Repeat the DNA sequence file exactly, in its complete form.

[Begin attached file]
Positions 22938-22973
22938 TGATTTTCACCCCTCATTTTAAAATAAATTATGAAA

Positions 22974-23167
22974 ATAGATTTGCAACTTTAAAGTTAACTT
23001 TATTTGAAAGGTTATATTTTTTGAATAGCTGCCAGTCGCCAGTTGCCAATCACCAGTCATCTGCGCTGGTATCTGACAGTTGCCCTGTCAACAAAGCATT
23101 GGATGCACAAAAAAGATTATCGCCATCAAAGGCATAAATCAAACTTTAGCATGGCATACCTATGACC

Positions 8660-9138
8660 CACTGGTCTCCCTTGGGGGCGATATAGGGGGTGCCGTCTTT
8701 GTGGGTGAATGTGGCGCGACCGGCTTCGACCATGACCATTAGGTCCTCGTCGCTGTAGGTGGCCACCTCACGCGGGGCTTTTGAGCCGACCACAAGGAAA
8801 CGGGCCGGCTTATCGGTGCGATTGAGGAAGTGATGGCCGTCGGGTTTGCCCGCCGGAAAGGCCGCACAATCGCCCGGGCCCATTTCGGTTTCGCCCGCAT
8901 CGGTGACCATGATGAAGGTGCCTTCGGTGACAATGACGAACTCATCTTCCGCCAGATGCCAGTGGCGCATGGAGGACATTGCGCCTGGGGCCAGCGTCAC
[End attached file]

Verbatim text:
Positions 22938-22973
22938 TGATTTTCACCCCTCATTTTAAAATAAATTATGAAA

Positions 22974-23167
22974 ATAGATTTGCAACTTTAAAGTTAACTT
23001 TATTTGAAAGGTTATATTTTTTGAATAGCTGCCAGTCGCCAGTTGCCAATCACCAGTCATCTGCGCTGGTATCTGACAGTTGCCCTGTCAACAAAGCATT
23101 GGATGCACAAAAAAGATTATCGCCATCAAAGGCATAAATCAAACTTTAGCATGGCATACCTATGACC

Positions 8660-9138
8660 CACTGGTCTCCCTTGGGGGCGATATAGGGGGTGCCGTCTTT
8701 GTGGGTGAATGTGGCGCGACCGGCTTCGACCATGACCATTAGGTCCTCGTCGCTGTAGGTGGCCACCTCACGCGGGGCTTTTGAGCCGACCACAAGGAAA
8801 CGGGCCGGCTTATCGGTGCGATTGAGGAAGTGATGGCCGTCGGGTTTGCCCGCCGGAAAGGCCGCACAATCGCCCGGGCCCATTTCGGTTTCGCCCGCAT
8901 CGGTGACCATGATGAAGGTGCCTTCGGTGACAATGACGAACTCATCTTCCGCCAGATGCCAGTGGCGCATGGAGGACATTGCGCCTGGGGCCAGCGTCAC